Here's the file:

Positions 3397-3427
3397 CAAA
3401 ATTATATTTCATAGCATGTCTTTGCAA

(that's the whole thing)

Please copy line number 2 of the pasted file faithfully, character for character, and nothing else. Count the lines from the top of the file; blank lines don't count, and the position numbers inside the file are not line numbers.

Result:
3397 CAAA